On July 23, 1967, the Detroit police stage a raid on an unlicensed club during a celebration for returning black veterans. While suspects are being arrested, a mob forms and starts throwing rocks at the officers before looting nearby stores and starting fires, beginning the 12th Street Riot. With civil authorities, elected representatives, and even emergency services unable to maintain any semblance of order, Governor George W. Romney authorizes the Michigan National Guard and Army paratroopers to enter Detroit in order to provide assistance. On the second day of rioting, two cops pursue a fleeing looter. One of them, Philip Krauss, kills the man with a shotgun against orders, but is allowed to remain on active duty until his superiors can decide whether to file murder charges.
The Dramatics, a professional black R&B group, arrive in Detroit hoping to score a recording contract. Seconds before their scheduled performance at a music hall, the police shut down the venue and order them to leave the city. En route, their bus is attacked by rioters and the group subsequently splits up, with lead singer Larry Reed and his friend Fred Temple renting a room at the local Algiers Motel for the night. They meet two white girls, Julie Ann and Karen, who introduce them to their friends Carl Cooper and Aubrey Pollard. Carl and another friend stage a prank using a starter pistol, upsetting Julie and Karen, who move to the room of Greene, a Vietnam War veteran, while Larry and Fred return to their own room.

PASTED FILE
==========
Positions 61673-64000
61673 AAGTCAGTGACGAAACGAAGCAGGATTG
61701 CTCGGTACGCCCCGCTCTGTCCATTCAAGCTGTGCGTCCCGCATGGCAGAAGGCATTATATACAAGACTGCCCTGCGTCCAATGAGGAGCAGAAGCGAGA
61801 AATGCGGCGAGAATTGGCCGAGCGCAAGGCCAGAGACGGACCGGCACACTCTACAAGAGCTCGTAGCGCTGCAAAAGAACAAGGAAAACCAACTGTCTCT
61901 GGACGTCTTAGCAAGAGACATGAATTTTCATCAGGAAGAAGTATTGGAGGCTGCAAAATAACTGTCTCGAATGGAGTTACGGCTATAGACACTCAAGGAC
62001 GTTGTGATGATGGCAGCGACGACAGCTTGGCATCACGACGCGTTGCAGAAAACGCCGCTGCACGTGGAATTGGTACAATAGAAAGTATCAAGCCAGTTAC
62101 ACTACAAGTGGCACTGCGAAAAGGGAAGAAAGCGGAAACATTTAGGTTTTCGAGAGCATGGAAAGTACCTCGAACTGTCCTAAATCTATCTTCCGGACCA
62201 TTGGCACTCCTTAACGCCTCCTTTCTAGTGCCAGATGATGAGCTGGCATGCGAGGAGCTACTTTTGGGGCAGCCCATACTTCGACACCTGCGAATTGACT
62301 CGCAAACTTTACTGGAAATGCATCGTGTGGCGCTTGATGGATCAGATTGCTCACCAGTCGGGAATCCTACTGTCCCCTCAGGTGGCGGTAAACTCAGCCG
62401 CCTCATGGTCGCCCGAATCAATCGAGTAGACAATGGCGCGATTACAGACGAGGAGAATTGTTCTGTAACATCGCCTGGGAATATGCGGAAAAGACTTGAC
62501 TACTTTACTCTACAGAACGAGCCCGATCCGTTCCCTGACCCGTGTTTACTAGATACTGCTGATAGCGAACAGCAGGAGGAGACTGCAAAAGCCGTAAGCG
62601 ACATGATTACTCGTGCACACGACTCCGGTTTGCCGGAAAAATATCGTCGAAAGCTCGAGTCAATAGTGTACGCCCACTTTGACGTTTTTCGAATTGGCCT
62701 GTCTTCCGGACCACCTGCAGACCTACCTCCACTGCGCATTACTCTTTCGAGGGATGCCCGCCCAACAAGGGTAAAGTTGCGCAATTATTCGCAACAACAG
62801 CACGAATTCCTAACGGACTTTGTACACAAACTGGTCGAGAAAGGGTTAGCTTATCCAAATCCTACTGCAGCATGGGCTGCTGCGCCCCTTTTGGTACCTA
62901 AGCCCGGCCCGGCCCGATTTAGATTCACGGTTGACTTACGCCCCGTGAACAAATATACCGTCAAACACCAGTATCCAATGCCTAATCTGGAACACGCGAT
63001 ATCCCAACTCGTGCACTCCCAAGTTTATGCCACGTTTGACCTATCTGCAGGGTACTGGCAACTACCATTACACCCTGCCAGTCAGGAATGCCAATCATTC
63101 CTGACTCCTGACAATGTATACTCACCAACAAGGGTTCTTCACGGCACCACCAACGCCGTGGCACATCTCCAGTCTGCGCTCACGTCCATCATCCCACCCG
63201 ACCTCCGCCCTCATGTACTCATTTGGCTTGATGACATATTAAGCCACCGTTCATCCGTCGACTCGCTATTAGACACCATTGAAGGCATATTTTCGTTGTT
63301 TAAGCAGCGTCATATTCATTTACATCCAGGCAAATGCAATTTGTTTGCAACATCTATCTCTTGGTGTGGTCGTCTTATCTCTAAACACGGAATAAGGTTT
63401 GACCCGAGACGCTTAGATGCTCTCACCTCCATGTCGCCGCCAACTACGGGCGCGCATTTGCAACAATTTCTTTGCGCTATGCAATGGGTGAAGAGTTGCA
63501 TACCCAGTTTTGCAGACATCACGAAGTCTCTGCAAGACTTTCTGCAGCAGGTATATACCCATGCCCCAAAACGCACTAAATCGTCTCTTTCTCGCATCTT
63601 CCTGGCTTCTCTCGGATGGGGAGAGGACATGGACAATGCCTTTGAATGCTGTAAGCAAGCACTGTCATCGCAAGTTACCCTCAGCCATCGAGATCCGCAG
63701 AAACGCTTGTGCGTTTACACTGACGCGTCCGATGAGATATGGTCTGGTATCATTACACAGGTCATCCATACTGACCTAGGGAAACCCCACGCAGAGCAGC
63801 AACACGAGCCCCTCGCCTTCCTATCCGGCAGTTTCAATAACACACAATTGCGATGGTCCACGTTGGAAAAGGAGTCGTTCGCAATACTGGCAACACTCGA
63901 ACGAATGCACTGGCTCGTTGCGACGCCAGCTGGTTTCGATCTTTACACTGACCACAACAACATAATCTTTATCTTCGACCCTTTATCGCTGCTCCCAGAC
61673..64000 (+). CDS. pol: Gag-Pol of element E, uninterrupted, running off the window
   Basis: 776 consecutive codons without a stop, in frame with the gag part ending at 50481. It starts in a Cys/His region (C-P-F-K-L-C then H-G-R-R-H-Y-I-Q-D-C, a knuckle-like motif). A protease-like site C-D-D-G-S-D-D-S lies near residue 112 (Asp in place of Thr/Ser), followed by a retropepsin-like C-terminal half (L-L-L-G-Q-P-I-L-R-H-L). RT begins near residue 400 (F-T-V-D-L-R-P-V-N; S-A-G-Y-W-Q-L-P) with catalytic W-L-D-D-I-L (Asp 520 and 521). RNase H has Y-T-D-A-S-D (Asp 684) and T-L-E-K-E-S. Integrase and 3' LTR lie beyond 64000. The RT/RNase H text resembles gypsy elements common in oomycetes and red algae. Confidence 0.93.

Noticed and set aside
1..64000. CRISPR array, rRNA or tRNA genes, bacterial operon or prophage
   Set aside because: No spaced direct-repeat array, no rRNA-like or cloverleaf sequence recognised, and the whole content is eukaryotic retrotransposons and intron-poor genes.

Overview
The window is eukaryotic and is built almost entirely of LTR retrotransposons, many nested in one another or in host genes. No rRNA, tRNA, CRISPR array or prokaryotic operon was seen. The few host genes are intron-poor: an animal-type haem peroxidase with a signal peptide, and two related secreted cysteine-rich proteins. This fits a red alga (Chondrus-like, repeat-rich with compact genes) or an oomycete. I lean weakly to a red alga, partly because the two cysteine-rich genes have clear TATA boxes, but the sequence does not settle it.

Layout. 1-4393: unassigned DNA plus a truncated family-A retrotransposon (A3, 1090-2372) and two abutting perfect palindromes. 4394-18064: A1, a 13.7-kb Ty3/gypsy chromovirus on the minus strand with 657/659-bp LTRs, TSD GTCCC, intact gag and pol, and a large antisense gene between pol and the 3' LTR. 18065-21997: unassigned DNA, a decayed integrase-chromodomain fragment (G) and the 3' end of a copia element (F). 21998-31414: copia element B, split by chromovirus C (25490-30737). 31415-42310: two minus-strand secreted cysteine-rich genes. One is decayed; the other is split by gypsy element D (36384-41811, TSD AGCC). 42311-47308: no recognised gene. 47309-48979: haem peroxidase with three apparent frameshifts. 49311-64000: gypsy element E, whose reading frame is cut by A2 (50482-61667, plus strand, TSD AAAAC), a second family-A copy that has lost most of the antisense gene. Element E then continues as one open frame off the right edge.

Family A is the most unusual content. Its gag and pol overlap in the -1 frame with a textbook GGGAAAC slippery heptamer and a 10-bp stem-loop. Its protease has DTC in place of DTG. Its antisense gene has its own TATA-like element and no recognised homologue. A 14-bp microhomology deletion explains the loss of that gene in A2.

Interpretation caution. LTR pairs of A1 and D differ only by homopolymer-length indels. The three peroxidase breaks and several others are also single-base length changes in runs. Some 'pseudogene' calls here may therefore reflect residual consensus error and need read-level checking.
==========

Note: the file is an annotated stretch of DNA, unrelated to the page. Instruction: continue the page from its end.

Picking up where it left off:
Melvin Dismukes, a private security guard, is assigned to protect a grocery store from looters and ingratiates himself with the Guardsmen. Carl decides to fire several blanks from his pistol in the direction of the troops to frighten them, but they mistake it for a sniper attack and open fire on the Algiers. A detachment of police arrive, led by Krauss, who guns down Carl when he tries to escape and plants a knife next to his body as he bleeds out and dies.
Accompanied by Dismukes and some Guardsmen, the police round up everyone in the hotel and line them against the wall, demanding to know who the shooter was. Despite Dismukes failing to find any weapon during a search of the room, Krauss terrorizes and orders several suspects to be moved to different rooms and subjected to mock executions as part of a “game” to terrify the others into confessing. Unwilling to get involved, most of the Guardsmen and soldiers leave without informing anyone of Krauss’s abuse.
Julie and Karen are taken to an upstairs room when they begin screaming, and Julie’s clothes are torn off. Disgusted, Dismukes and a Guardsman manage to get them released from custody. Aubrey is killed during his interrogation by one of the remaining police officers, and Krauss, fearing arrest, permits the remaining suspects to leave, but only if they swear to keep silent. Greene and Larry agree, but Fred is killed when he refuses.
Directed by: Kathryn Bigelow
Starring: John Boyega, Anthony Mackie, Algee Smith, Mason Alban, Bennett Deady, Michael Jibrin, Tyler James Williams, Angel Blaise, Jaleel Sanders, Lance Law, Laz Alonso, Benz Veal, Andrea Eversley
Screenplay by: Mark Boal
Production Design by: Jeremy Hindle
Cinematography by: Barry Ackroyd
Film Editing by: William Goldenberg
Costume Design by: Francine Jamison-Tanchuck
Set Decoration by: Dennis Colvin, Kathy Lucas
Art Direction by: Greg Berry, Jim Wallis
Music by: James Newton Howard
MPAA Rating: R for strong violence and pervasive language.
Distributed by: Annapurna Pictures
Release Date: July 28, 2017